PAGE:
Here's a video of one of the top cubers, Erik Akkersdijk, getting a sub 20 second average only using a Layer By Layer method with Fridrich 4 Look Last Layer.


Fridrich Method: Step 1
Current Average: 1:30+ or don't know how to solve a Rubik's Cube
Goal Average: 1:00-1:19
Learn the method from one of these two sources: Leyan’s Beginners Method, or Badmephisto's Youtube Video Tutorial.
NOTE: It is possible to achieve sub-1 minute with these methods
If you are still stuck, follow these tips:
  • Try to reduce pauses, meaning try to never stop turning during your solve
  • Sand, Break in, and Lubricate Your Cube (In that order, and only sand if your cube is brand new and you've barely solved it).
  • Decrease your last layer times (about 25 seconds or less) - you can do this by improving your recognition and execution for each case
  • Work on solving the cross. Try to do the cross in 12 moves or less, and under 12 seconds. Here are some links which will help you achieve/learn this:
    http://www.cubefreak.net/cross.html
    http://www.cubestation.co.uk/cs2/index.php?page=3x3x3/cfop/cross/cross
  • Use finger tricks (this will speed up your times A LOT)
  • Practice - The more you practice, the faster you'll become
  • Once you get a little used to the beginner method, you can also try inserting the first layer/side corners from different angles. See Macky's guide: http://cubefreak.net/easy_fast.html
  • Use a timer to see your progression : www.cubetimer.com
Estimated Time: 2-4 Weeks


Fridrich Method: Step 2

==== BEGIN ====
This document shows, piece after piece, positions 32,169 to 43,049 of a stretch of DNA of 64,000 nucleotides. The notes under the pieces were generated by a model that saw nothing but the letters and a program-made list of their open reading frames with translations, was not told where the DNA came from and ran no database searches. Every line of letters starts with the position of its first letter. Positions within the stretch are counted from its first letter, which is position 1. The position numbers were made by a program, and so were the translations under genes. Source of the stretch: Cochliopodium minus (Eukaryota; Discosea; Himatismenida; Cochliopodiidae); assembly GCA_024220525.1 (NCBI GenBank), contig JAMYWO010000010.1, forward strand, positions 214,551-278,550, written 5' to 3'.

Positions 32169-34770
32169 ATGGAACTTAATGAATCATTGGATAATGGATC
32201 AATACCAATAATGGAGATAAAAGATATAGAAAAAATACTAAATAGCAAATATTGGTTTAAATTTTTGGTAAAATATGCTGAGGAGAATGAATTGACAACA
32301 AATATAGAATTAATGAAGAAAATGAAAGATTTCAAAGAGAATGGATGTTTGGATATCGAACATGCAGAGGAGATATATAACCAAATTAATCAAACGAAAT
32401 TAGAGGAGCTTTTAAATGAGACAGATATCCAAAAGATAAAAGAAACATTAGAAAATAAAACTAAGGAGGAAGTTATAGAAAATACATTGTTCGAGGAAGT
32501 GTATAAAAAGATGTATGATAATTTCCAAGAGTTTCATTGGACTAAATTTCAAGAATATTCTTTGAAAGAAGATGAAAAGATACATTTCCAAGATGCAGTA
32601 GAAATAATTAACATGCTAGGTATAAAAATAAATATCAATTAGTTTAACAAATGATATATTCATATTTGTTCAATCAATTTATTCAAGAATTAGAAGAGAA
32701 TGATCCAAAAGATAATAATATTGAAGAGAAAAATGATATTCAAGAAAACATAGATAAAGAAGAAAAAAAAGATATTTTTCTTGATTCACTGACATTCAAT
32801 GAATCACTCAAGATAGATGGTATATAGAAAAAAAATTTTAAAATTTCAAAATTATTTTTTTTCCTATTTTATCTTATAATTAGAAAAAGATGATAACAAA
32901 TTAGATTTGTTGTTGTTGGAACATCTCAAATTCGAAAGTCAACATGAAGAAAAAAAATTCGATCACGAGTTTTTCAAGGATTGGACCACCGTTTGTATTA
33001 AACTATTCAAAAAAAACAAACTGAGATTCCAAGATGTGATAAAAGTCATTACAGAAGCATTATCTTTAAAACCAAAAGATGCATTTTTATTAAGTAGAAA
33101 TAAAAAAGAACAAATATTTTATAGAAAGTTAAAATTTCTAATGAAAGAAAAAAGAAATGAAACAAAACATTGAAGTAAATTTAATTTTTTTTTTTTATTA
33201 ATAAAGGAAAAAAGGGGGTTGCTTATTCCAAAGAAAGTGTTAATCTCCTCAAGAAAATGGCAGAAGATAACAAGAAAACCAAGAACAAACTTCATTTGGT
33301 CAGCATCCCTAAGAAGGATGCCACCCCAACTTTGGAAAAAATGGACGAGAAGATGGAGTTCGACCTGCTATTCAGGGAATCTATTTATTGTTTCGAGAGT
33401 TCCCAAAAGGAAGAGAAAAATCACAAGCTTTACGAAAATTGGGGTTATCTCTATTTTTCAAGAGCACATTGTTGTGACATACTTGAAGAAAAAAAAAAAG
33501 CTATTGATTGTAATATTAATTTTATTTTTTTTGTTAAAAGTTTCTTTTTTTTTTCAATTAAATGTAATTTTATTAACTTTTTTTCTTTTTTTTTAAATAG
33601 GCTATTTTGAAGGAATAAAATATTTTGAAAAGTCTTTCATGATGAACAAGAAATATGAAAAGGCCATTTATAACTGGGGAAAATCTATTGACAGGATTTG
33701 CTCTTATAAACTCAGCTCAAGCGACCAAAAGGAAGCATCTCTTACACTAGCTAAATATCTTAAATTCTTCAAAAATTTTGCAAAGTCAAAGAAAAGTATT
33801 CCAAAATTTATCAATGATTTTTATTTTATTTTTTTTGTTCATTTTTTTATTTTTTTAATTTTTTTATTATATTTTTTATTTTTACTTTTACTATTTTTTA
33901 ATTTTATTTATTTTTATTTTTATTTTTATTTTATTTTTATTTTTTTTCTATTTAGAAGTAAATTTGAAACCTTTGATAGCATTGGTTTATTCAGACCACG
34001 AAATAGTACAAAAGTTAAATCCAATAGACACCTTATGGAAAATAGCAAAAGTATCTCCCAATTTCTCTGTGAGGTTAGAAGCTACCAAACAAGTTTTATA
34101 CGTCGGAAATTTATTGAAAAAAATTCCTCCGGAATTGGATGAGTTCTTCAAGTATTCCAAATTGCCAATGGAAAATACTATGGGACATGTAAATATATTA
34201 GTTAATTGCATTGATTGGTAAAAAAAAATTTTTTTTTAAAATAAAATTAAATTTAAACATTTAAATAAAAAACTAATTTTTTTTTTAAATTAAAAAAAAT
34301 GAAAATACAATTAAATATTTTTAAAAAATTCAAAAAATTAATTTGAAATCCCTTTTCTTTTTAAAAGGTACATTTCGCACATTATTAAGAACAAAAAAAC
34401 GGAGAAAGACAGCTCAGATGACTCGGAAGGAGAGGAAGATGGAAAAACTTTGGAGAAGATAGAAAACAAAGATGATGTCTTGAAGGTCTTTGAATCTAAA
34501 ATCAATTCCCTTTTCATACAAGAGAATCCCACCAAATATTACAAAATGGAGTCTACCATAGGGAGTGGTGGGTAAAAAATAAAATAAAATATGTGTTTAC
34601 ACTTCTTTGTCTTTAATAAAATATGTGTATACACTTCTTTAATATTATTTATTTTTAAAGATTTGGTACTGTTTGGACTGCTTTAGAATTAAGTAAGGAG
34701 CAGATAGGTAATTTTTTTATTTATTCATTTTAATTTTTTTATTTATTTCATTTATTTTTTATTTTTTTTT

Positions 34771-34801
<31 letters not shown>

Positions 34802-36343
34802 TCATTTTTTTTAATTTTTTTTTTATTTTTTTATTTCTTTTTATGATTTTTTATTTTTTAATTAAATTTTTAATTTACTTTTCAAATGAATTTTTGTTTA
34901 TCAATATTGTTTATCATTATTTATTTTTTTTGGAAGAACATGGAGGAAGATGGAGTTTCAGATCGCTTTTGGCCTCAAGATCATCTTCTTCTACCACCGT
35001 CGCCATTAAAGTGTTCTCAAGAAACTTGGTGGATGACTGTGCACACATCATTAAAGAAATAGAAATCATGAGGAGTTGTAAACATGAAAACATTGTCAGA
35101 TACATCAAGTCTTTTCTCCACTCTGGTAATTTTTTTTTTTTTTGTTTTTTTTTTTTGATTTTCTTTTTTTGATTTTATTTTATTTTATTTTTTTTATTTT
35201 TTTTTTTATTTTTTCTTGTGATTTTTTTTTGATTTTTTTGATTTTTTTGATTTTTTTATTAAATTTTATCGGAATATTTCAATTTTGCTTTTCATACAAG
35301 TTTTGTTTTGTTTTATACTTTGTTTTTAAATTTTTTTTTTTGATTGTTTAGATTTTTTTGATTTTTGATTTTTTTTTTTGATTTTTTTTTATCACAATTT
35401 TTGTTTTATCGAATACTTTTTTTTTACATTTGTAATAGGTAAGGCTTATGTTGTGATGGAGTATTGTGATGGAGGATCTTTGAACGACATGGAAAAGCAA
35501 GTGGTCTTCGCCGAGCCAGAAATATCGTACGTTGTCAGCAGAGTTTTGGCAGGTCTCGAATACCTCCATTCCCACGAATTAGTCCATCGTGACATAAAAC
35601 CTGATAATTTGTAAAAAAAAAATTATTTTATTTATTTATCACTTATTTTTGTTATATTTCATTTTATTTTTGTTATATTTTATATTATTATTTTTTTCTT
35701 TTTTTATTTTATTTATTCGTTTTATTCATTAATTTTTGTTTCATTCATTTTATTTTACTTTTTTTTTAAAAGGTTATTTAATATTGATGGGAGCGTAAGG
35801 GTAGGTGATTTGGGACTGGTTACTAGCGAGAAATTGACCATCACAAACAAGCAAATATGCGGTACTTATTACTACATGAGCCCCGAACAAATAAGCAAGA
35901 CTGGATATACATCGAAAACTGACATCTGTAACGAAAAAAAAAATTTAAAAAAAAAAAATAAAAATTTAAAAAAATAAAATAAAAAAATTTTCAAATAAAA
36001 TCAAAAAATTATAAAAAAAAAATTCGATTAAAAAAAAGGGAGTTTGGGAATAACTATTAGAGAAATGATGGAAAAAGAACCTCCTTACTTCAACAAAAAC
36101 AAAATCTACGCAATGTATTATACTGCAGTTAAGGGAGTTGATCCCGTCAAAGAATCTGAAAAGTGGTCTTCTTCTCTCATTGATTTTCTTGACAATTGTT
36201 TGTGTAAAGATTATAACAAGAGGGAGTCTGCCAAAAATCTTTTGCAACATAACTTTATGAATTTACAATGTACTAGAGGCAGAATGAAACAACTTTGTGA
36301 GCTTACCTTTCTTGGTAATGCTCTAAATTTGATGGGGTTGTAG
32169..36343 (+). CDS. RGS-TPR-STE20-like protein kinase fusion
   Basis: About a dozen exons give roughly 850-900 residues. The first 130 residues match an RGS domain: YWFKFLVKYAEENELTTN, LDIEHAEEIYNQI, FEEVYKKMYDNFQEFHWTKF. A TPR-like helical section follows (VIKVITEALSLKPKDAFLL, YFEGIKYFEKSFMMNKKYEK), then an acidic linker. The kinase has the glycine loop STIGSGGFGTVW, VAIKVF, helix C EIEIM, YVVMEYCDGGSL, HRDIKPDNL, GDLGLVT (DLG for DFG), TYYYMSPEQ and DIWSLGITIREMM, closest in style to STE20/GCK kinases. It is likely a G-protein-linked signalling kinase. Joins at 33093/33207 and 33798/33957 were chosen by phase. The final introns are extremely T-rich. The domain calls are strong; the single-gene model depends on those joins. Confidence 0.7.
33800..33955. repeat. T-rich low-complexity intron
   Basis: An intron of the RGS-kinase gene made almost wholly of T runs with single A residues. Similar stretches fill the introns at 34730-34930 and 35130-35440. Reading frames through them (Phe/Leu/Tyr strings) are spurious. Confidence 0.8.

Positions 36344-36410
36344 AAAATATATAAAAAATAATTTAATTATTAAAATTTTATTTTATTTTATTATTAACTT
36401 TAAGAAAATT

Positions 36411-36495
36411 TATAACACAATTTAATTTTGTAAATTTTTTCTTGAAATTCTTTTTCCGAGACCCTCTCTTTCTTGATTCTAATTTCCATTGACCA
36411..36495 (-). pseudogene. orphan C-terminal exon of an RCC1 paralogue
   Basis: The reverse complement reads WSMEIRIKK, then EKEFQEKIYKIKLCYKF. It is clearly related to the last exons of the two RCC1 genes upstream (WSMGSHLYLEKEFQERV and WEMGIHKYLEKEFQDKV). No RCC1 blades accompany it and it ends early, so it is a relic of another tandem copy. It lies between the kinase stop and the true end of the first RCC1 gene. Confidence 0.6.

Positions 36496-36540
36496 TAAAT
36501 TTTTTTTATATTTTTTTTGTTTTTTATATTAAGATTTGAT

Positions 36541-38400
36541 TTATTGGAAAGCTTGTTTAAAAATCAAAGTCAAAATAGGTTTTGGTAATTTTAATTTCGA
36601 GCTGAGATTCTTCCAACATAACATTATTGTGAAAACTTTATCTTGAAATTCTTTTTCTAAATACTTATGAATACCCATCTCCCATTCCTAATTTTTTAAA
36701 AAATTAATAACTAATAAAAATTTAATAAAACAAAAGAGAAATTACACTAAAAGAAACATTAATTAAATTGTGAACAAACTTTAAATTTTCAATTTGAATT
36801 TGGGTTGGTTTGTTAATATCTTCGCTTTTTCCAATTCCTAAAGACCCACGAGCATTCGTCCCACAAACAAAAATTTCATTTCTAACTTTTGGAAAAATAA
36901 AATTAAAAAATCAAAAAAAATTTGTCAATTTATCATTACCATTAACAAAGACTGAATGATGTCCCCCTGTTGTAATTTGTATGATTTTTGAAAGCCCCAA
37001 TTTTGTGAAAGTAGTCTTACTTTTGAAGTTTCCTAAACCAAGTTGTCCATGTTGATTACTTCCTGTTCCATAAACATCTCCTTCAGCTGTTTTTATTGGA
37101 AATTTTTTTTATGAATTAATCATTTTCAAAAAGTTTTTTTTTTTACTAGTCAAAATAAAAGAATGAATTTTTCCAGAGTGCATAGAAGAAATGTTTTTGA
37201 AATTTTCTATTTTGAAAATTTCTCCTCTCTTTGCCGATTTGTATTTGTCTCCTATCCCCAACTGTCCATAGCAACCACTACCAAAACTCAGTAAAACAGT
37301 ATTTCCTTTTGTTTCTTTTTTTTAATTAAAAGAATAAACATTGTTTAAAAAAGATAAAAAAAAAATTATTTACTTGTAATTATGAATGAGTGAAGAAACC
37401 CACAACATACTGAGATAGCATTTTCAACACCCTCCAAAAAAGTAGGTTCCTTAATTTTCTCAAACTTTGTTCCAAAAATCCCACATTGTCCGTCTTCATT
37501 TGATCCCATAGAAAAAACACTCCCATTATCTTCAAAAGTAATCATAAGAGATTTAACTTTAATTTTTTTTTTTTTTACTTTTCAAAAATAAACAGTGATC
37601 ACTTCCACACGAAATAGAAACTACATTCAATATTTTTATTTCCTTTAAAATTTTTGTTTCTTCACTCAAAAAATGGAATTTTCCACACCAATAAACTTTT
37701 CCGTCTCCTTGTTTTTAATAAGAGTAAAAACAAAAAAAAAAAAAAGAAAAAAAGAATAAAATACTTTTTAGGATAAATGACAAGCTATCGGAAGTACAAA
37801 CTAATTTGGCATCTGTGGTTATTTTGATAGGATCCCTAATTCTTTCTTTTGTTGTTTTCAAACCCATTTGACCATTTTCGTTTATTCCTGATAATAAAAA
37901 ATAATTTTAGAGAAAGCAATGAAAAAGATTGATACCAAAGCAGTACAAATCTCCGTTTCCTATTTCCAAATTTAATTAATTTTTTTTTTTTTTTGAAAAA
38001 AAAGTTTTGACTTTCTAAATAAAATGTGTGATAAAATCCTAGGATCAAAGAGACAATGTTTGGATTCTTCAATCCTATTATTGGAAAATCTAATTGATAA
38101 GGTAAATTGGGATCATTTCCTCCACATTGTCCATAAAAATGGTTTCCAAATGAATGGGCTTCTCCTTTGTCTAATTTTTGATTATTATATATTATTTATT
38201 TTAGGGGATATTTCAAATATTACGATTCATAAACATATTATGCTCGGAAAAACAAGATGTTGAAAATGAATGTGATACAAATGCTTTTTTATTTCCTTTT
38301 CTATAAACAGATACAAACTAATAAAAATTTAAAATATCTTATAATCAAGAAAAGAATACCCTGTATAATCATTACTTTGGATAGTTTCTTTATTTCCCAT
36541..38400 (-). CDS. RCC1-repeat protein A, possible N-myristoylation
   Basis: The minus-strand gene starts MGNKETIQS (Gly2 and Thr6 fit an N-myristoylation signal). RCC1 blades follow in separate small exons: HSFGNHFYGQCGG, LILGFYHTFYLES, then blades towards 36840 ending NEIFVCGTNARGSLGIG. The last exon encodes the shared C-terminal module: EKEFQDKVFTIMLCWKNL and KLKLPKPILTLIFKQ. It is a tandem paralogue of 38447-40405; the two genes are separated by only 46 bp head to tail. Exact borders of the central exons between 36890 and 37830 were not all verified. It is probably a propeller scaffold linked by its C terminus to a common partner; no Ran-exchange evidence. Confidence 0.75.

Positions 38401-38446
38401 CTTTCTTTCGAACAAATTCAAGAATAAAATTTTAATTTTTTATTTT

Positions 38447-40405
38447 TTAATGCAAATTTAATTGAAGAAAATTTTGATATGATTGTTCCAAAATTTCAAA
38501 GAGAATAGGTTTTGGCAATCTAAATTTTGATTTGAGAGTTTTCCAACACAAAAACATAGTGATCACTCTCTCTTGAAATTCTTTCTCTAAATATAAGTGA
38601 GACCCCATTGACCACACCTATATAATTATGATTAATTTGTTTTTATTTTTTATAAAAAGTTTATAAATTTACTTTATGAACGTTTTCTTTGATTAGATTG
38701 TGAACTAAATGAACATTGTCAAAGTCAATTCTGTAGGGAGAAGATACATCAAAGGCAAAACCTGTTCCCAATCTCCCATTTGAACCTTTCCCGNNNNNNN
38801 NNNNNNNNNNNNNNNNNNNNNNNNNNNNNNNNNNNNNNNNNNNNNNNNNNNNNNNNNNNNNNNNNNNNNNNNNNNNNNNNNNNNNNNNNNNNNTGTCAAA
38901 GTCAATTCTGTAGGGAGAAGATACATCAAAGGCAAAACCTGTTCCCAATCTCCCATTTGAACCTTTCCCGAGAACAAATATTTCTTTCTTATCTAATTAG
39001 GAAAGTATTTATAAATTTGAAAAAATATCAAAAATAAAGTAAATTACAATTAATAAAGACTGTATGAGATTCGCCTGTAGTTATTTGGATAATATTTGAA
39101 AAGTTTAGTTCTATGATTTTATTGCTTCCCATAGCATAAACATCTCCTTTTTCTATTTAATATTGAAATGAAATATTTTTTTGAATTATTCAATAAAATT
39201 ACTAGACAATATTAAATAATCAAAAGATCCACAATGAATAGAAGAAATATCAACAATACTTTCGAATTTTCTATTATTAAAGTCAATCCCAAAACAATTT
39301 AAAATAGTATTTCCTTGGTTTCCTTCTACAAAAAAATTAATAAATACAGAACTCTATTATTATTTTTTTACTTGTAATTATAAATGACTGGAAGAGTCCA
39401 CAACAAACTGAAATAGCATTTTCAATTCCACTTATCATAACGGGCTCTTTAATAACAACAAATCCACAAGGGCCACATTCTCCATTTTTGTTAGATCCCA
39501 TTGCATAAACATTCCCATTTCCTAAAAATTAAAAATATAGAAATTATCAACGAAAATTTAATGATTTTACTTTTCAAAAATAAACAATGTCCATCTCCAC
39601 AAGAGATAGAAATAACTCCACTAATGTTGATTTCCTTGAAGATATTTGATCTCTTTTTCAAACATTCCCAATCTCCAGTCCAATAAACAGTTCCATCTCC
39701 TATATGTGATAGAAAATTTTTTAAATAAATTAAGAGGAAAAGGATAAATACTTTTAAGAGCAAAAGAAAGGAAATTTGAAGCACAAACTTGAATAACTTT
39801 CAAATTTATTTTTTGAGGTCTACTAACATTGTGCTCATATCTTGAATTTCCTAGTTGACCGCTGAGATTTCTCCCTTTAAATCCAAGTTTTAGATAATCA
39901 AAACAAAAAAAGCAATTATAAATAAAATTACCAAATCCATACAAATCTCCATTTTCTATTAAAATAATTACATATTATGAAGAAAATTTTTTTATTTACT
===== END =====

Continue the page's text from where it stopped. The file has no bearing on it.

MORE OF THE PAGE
Current Average: 1:00-1:19
Goal Average: 40 - 50 seconds
  • Learn 4 look last layer (4LLL). (Links to where to learn the algorithms will be at the end of this guide)
    2 Look OLL
    Edge Orientation - 2 algorithms
    Corner Orientation - 7 algorithms

    2 Look PLL
    Corner Permutation - 3 Algorithms Aa/Ab and E/V/Y/Na/Nb
    Edge Permutation - 4 algorithms - Ua, Ub, Z, H
Here are a couple of videos explaining how to use the 4LLL (2 Look OLL + 2 Look PLL) algorithms for your last layer:
2 Look OLL: http://youtube.com/watch?v=DTYvklyOpVM
2 Look PLL: http://youtube.com/watch?v=S61q3FYVFis

Estimated Time: 2-4 weeks


Fridrich Method: Step 3

Current Average: 40-55 seconds
Goal Average: 30-39 seconds
  • Now learn intuitive First Two Layers (F2L).
  • Your times will temporarily get worse, but after a few days of practicing, they will become better greatly!
  • Practice your F2L, and never give up!
Estimated Time: 2-3 weeks


Fridrich Method: Step 4
Current Average: 30-40 seconds
Goal Average: 20-29 seconds
  • Now, learn the rest of the PLLs so your 2 Look PLL becomes 1 Look PLL - 21 Algorithms (you have already learned 7 algorithms for 2-Look PLL) (Links where to learn the algorithms are at the end of this guide
  • Learn how to look ahead during F2L - this will tremendously help your times

Estimated Time: 2-6 weeks


Fridrich Method: Step 5
Current Average: 20-30 seconds
Goal Average: Sub 20 seconds
  • Practice your F2L, learn/make up your own techniques, and possibly learn some of the algorithms for odd cases. (Links where to learn the F2L algorithms are at the end of this guide) Also, remember to look ahead! Try to complete your cross and F2L in 12 seconds or less on average
  • Master all your PLLs and OLLs that you know. Meaning optimize it to your maximum speed, try to use the triggers, and try to get all of them under 3 seconds for recognition and execution.
  • Get your cross sub 4 seconds consistently (make sure you solve the cross on the bottom of the cube.)
Estimated Time: 1-2 Months

Fridrich Method: Step 6
Current Average: Sub 20 Seconds
Goal Average: 15 Seconds or less
  • Master your Cross and F2L, try to finish them in 10 seconds or less on average